Thursday 1 March 2012
An examined life
I saw a poster on the tube this morning - I forget now what it was for - that included a quote from a classical philosopher which said 'A life unexamined is a life unlived'. The words have stayed in my head for some time today - as a volunteer counsellor and someone who has reaped the benefits of therapy myself, I found them particularly interesting.
I think perhaps it is a little extreme so suggest that a life where people don't reflect or ponder on what they've done or what has happened to them is not a valid existence. I believe some people don't need to spend a lot of time thinking about what has gone before, and can live perfectly fulfilled lives being happy in the moment with no cause for concern. But for me - a little bit of examination has gone a long way.
When I look back over my life it's mostly with those lovely rose-tinted spectacles these days because I write now from a very happy place, but there have been some turbulent and unhappy times. There were indeed a number of years in my 20s when I felt trapped in a pattern of disappointing repetition and I was unable to find or sustain rewarding relationships with my family, my friends, and the opposite sex. While I was never diagnosed with depression, I believe I know very well what it is to be unhappy, to be alone, to be frightened, to fail, and to wonder if it is worth continuing or if there is another way.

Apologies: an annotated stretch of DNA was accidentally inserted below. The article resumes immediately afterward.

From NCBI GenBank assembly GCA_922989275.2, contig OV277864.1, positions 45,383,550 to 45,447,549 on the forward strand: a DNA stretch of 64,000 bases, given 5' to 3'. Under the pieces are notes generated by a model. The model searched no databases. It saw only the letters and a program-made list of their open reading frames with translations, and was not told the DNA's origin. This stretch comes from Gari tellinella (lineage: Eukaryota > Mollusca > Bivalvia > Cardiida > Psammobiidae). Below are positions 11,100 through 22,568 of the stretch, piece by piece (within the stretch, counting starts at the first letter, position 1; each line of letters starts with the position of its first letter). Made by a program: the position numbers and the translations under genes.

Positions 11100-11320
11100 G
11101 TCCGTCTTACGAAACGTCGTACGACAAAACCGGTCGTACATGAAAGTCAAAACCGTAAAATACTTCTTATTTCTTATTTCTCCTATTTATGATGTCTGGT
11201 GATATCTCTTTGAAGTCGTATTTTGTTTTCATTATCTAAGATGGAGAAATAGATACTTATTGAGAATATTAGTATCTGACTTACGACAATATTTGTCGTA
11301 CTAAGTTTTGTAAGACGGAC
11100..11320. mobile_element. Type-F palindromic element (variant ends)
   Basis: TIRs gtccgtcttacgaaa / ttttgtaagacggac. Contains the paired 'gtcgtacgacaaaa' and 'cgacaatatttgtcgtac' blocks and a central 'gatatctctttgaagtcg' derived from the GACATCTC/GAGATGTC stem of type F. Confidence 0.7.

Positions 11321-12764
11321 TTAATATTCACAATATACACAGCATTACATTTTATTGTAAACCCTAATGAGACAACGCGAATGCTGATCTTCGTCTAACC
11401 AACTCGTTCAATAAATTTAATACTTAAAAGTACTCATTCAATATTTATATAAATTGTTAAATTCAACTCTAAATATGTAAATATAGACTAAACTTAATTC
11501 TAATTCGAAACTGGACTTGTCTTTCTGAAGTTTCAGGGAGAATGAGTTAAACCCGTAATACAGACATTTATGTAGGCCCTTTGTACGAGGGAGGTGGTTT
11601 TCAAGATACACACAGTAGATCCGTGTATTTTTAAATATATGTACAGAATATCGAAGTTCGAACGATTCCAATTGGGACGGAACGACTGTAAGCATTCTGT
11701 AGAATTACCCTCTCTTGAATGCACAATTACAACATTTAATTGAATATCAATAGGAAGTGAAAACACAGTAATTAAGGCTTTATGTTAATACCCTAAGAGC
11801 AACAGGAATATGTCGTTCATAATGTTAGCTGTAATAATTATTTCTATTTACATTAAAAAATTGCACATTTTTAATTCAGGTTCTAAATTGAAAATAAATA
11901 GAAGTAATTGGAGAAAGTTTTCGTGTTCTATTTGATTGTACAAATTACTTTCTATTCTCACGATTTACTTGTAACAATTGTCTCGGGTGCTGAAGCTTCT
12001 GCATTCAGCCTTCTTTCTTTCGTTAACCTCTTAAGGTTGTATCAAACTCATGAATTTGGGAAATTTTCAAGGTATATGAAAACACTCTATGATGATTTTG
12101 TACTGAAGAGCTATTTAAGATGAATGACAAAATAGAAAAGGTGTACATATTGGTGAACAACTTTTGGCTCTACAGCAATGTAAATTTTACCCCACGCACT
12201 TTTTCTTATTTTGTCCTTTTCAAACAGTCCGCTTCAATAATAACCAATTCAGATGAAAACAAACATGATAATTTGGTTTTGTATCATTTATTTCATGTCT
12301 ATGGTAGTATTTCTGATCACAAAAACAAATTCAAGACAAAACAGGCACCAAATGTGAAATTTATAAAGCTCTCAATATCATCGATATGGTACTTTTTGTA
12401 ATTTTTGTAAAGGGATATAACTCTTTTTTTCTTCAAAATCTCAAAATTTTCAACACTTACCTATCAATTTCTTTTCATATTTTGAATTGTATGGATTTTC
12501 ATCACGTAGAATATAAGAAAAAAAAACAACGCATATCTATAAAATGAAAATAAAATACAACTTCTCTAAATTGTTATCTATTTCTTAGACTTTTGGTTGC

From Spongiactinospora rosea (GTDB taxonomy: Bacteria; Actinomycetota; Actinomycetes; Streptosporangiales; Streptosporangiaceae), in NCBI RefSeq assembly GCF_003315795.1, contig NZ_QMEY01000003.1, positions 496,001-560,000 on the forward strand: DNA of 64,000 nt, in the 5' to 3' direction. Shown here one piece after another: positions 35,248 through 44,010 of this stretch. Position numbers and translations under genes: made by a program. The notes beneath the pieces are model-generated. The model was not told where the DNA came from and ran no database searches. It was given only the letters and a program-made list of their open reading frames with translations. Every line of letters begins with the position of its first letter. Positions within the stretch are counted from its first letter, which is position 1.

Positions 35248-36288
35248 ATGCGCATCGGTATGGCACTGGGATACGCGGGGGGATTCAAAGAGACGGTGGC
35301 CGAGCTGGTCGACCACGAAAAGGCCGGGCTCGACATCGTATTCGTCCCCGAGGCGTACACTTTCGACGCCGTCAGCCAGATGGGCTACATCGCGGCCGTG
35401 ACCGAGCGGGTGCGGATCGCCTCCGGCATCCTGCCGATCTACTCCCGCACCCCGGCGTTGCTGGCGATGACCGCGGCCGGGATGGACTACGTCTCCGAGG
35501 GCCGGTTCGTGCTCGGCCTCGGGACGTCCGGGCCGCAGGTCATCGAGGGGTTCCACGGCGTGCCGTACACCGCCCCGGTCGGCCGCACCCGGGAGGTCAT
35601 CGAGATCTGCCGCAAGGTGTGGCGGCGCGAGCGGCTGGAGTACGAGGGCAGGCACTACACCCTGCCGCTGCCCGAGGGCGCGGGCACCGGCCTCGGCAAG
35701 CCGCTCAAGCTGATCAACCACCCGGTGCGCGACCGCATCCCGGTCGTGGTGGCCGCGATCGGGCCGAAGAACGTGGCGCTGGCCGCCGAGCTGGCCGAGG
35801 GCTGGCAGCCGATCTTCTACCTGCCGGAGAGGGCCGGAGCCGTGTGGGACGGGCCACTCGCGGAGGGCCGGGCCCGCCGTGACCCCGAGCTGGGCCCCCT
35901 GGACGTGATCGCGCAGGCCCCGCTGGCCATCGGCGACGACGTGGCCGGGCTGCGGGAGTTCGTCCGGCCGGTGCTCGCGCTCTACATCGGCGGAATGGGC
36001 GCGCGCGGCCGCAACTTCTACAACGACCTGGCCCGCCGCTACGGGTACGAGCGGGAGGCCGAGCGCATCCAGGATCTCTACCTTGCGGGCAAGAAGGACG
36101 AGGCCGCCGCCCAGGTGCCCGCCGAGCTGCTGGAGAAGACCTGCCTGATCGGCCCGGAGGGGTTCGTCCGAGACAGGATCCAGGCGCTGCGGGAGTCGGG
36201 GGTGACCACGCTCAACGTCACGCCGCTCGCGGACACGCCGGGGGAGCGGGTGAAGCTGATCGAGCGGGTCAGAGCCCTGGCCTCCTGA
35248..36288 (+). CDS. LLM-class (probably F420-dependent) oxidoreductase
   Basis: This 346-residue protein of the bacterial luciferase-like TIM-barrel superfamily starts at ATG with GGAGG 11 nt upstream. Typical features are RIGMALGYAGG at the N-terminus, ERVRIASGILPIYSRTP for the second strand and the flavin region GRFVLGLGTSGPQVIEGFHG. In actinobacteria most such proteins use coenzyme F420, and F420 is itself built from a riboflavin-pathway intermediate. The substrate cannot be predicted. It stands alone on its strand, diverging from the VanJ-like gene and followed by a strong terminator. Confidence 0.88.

What changed for me was having the courage to look at myself and my life, and to begin to determine what was going wrong, why mistakes were being made, and where my unhappiness was stemming from. As soon as I took that step, I was no longer the passive victim who things 'happened to'. I realised my part in the equation and how aspects of my behaviour and my personality were inherently contributing to my downfall - it quickly became obvious that I was well skilled in the art of self-sabotage.
I think it can be very difficult to really look at yourself, to study your faults and failings and to admit into your conscious the parts of you that aren't perfect and you don't like. There is certainly some truth in the phrase 'ignorance is bliss'. But having the resolve to take yourself to task was a real turning point for me - learning from experience is incredibly powerful and by examining the past and making changes, my present became very rewarding.
For the first time I felt what it is to be happy, to be confident, to feel safe - and I think it is of no insignificance that within a short space of time after I found that strength to do this that I bought a flat on my own, met the Boy, started volunteering as a counsellor myself, and began the full-time job that I still hold. I knew myself and I liked myself - so other people did too. And while there have of course been dark times - you only have to be a reader of this blog to understand that - that is a part of life, and having a fairly competent understanding how I work has helped make those bad times a little more bearable.
For me at least, an examined life is certainly a life lived.